Or maybe Dad worked a lot and the children were too much for a flustered Mom and the general feeling in the house was chaotic resentment. You just dealt with it. One day the kids would be out of the house and someone else’s problem.
I would never suggest that problems still don’t exists, that people don’t get stuck in ruts that seem impossible to climb out of, that going with the flow is easier than trying anything new. But merely the fact that we have the choice to do these things is amazingly wonderful. The government (for the most part) isn’t going to come after you if you decide to pull your child out of school. You wont be the eccentric odd ball if Dad quits his lucrative job so he can be home more, or even if he stays home while his wife works. Most of these different lifestyles are not met with  raised eyebrows but with excitement and enthusiasm. People are and always have been dying to find a way to deal with their family problems, ways that don’t include “just dealing,” and we live in a time today where trying something new takes very little effort and very little risk. In the past there were no Mommy Wars because there were not two opposing sides to war from. 
So if you’re a career mother and your children are thriving in public school, good on ya! If you still wanted to work but didn’t like public school there are many expensive or free charter and private schools to choose from. If you still wanted to work but your husband was wilting under the pressure of his job and your children under the pressures of school he can stay home and homeschool. Even within homeschool or public school or charter school there are a million different choices to suit your family. Even within careers there are a million different choices. Within family size there are a million different choices. Within solving family conflict, or teaching responsibility, or the level of family interaction there are a million different choices.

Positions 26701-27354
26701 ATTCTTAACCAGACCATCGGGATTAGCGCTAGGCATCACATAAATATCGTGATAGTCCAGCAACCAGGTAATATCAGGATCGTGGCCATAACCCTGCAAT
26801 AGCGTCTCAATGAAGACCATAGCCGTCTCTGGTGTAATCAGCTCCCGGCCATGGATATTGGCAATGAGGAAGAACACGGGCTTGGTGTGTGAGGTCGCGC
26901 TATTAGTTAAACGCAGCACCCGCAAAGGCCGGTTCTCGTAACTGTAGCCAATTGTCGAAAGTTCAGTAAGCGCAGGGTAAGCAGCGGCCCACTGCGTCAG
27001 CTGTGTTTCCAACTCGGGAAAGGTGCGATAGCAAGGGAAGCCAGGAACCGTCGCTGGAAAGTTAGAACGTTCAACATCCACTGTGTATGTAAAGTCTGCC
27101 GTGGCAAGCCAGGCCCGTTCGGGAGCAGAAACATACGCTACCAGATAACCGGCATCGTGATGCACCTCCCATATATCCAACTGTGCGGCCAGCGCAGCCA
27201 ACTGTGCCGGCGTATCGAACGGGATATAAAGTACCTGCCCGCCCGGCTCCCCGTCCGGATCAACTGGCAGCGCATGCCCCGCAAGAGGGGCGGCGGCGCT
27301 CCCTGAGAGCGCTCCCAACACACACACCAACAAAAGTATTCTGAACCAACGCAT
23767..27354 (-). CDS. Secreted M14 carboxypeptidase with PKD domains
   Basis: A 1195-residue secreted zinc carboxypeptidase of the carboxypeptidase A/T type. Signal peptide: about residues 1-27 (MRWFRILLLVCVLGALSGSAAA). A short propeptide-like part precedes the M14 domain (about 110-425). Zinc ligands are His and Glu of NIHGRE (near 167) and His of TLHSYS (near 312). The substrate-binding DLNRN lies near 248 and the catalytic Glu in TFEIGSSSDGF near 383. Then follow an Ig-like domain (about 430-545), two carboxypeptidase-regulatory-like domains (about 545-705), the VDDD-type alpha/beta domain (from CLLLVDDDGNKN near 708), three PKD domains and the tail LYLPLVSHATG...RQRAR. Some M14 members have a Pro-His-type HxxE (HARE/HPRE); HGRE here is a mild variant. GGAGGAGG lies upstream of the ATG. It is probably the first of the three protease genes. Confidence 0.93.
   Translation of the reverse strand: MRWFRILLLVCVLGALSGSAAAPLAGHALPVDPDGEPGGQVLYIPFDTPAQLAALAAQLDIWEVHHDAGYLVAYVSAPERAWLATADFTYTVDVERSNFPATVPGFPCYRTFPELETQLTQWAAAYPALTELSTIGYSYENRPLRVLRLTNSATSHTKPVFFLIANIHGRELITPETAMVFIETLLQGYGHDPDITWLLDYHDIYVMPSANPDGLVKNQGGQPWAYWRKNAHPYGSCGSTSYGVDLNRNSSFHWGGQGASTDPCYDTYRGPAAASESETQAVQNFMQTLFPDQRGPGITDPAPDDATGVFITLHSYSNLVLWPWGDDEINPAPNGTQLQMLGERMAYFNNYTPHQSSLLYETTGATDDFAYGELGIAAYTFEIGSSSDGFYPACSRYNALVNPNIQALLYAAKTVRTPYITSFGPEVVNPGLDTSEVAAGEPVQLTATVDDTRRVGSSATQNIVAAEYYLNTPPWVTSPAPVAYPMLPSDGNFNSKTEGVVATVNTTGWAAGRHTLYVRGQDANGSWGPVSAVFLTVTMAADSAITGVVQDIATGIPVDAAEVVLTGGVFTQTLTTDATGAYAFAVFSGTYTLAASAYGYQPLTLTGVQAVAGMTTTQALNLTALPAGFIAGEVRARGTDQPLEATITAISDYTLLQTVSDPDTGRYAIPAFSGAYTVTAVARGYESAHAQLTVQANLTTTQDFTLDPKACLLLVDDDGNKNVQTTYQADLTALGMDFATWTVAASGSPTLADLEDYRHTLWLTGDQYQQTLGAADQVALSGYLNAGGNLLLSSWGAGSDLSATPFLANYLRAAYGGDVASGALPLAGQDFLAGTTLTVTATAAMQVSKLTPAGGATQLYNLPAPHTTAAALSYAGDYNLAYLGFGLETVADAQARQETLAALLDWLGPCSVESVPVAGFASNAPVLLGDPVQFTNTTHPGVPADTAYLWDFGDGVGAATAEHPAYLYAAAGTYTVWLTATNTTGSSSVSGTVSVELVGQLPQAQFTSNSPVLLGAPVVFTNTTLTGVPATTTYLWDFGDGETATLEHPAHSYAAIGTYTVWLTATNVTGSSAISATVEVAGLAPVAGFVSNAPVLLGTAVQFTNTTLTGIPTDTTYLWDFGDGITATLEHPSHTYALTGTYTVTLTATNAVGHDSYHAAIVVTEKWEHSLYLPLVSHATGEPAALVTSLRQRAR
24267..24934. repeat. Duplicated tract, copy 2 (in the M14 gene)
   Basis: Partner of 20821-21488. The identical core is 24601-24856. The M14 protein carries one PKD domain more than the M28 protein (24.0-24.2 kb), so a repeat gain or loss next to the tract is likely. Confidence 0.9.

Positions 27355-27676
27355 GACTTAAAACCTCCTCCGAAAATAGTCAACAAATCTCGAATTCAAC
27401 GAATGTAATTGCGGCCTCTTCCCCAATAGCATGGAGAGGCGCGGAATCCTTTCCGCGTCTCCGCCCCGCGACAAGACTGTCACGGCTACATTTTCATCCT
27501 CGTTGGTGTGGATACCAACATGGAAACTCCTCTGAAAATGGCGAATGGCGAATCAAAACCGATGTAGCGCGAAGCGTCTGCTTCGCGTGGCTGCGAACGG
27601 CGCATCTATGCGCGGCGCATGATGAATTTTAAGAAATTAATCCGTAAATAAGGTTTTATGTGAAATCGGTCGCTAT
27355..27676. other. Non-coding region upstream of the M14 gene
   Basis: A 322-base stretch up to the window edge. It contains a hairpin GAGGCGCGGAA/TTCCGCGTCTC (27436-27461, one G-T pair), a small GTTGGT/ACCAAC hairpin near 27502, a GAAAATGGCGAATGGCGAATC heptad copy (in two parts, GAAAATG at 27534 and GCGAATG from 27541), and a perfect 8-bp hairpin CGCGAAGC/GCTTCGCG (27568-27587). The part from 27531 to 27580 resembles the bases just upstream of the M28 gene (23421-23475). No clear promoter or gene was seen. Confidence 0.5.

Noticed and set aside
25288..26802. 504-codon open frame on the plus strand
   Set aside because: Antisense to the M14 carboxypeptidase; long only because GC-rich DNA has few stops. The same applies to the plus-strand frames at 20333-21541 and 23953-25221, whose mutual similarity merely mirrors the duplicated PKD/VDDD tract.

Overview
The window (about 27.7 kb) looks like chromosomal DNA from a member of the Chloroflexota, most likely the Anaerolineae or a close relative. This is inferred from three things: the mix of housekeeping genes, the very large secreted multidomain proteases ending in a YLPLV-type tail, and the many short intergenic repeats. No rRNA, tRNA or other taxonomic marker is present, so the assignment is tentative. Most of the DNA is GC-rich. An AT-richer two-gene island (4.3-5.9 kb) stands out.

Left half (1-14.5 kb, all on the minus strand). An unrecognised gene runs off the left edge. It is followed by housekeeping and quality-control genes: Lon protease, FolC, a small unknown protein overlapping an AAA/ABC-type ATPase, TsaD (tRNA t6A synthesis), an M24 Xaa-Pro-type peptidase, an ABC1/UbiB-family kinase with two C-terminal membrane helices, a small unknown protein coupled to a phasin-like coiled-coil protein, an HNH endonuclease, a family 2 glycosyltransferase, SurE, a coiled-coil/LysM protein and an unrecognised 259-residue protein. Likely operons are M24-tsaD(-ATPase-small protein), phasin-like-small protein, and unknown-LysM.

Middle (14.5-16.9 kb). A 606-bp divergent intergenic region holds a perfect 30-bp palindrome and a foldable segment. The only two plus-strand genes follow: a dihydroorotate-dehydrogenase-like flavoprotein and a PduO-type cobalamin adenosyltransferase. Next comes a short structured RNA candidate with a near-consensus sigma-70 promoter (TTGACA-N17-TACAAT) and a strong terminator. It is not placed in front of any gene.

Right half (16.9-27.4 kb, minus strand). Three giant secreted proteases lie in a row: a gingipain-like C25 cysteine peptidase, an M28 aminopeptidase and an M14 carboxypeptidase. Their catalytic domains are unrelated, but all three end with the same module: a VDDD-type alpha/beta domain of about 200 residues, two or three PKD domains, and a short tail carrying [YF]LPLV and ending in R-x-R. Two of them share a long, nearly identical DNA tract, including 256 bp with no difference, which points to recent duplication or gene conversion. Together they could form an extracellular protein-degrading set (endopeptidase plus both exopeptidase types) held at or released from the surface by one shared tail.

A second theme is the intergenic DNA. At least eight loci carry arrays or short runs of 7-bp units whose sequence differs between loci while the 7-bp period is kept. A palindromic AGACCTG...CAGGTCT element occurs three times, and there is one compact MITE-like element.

It’s easy to get caught up in what people are telling you about what you’re doing incorrectly, what you can do better, what is the right and wrong way to do things but the reality is that in our modern society there are very very VERY few choices that are inexplicably bad or good. What you should be focusing on is what kind of life is important to you and what you can do to achieve it. Don’t be afraid of going against the grain or what other people will think of you. We have a wonderful opportunity to create the kind of life that gives us joy and the only true wrong is squandering that opportunity.

(function(i,s,o,g,r,a,m){i[‘GoogleAnalyticsObject’]=r;i[r]=i[r]||function(){ (i[r].q=i[r].q||[]).push(arguments)},i[r].l=1*new Date();a=s.createElement(o), m=s.getElementsByTagName(o)[0];a.async=1;a.src=g;m.parentNode.insertBefore(a,m) })(window,document,’script’,’//www.google-analytics.com/analytics.js’,’ga’); ga(‘create’, ‘UA-52731437-1’, ‘auto’); ga(‘send’, ‘pageview’);

Advertisements

Leave a Reply

Fill in your details below or click an icon to log in:

WordPress.com Logo

You are commenting using your WordPress.com account. Log Out / Change )

Twitter picture

You are commenting using your Twitter account. Log Out / Change )

Facebook photo

You are commenting using your Facebook account. Log Out / Change )

Google+ photo

You are commenting using your Google+ account. Log Out / Change )

Connecting to %s